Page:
Turning once more to the group of weights 42, the weight 45 is placed over the weight group 42 and, as shown, is sandwiched between the next adjacent weight in the group 42 and the stop plate 30. Further, the weight 45 not only protrudes beyond the periphery of the other weights in the group 42, but also has an array of holes or lifting eyes 65, 66 (only two of which are shown in FIGS. 1 and 2) in the protruding portions of the weight 45. The further set of holes 50, 51 in the weight 45 also are each in their respective alignments with the stop rods 35, 34.

The lifting eyes 65, 66 are attached to cables (not shown in FIGS. 1 and 2) for raising the grapple 18 in the direction of the arrow 47 or, selectively, lowering the grapple 18 in the direction of the arrow 32. To lower the grapple 18, moreover, directly on the flange 12 and in alignment with the longitudinal axis 26 for the broken pipe stub 10, one or more messenger lines (not shown) also may be deployed through some of the holes in the lifting eyes 65, 66 array. The messenger lines preferably are attached to the sound length of the pipe 14 and act as guides not only to steady the grapple 18 as it descends in the direction of the arrow 32, but also to align the grapple 18 with the longitudinal axis 26.

The total weight for the grapple 18 should stabilize the grapple 18 in its movement in the directions of the arrows 32, 47 and also must, at a minimum, satisfy the requirement of supplying sufficient force to the flanges 12 and 15 through the driving devices 54, 55 that the ring 24 will be deformed to seal the grapple 18 and to channel essentially all of the flow 11 into the passageway 28.

In operation, and as best shown in FIG. 2, to control the flow 11 from the broken pipe stub 10, the group of weights 42, or weight package is assembled by stacking the individual weights 43, 45 so that the housing 23 fits snugly within the hole 44 formed by the annuli at the centers of the weights in the group 42. The weight 52, moreover that forms the annular hole 53 for the driving devices 54 and 55 must be placed toward the end of the stack.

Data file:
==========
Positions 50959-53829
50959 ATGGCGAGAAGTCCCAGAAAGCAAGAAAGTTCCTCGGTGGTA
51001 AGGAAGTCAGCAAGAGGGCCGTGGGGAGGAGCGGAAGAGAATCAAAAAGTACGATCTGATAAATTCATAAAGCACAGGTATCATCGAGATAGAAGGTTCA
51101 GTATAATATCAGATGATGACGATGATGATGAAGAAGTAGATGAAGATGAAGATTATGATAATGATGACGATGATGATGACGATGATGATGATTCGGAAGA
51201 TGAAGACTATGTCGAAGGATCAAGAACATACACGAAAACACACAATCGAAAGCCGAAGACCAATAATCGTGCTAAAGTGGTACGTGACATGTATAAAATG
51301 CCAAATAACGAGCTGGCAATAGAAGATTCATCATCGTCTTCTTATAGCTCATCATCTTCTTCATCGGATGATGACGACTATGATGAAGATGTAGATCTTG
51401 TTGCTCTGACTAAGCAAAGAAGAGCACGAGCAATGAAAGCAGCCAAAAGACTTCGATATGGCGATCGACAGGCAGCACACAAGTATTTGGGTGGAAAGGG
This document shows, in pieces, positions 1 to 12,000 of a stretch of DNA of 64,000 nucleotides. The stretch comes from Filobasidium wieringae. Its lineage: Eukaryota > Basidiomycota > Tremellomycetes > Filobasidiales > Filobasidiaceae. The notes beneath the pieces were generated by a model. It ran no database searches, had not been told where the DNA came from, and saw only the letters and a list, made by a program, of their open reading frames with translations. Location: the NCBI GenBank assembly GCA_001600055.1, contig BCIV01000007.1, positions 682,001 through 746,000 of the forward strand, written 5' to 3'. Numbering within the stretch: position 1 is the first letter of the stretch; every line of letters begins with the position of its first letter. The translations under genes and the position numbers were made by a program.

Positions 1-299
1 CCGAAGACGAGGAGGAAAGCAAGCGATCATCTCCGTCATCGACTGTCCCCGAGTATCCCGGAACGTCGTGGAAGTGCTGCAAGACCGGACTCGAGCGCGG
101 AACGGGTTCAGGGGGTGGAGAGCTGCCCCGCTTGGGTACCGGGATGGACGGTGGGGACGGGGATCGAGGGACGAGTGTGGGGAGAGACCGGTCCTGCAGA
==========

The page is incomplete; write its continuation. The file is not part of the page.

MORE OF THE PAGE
Cables (not shown in FIGS. 1 and 2) seated in the respective lifting eyes 65, 66 lower the grapple 18 in the direction of the arrow 32 to seat the housing 23 over the flanges 12, 15 and in alignment with the longitudinal axis 26 in order to press the adjoining peripheral surface of the flange 12 against the deformable annular ring 24.

Although not shown in the drawing, at least some of the cables can be continued below the grapple 18 and attached to the sound pipe 14 or to some other appropriate attachment point. Thus, the cables so continued will act as “messengers” to properly align the grapple 18 with the longitudinal axis 26 (FIG. 2) of the broken pipe stub 10 and particularly, with the deformable ring 24. In this manner, the grapple 18 will be properly seated on the broken pipe flange 12.

As the grapple 18 progresses in the direction of the arrow 32 and best shown in FIG. 2, the passageway 60 for the driving device 55 forces a protruding portion of the end 62 of the device shaft 57 to pivot in the direction of the arrow 58 and wedge itself under the flange 15 in order to press the flange 12 against the deformable ring 24. In this way all of the devices 54, 55 (and other devices in the array that are not shown in FIG. 2) pivot essentially in concert against the sound pipe flange 15 to press the peripheral surface of the flange 12 against the deformable ring 24. When the housing 23 and the associated support 27 are fully seated and bearing against the broken pipe flange 12, the weight of the group 42 is sufficient to deform the annular ring 24 and form an appropriately fluid-tight seal between the peripheral surface of the flange 12 that is in contact with the ring 24.

As this contact is established the stop rods 34, 35 protrude above the weight 45. An appropriate control apparatus (not shown in the drawing) now can be connected to the flange 33 on the pipe 31 that is in fluid communication with the flow 11 from the broken pipe stub 10 and through the further passageway 29 to the pipe 31.

Thus, the flow from the broken pipe stub 10 can be stopped, monitored or controlled, as appropriate.

Attention now is invited to FIG. 3 which shows another device that employs the principles of the invention. Illustratively, the broken pipe stub 10 is enclosed by the grapple 18 which has a housing 72. Longitudinal axis 73 provides alignment not only for the broken pipe stub 10 and the transverse flange 12, but also for the housing 72 and the passageway 74 to establish fluid communication for the flow 11 from the broken pipe stub 10 through a pipe 75 on the housing 72.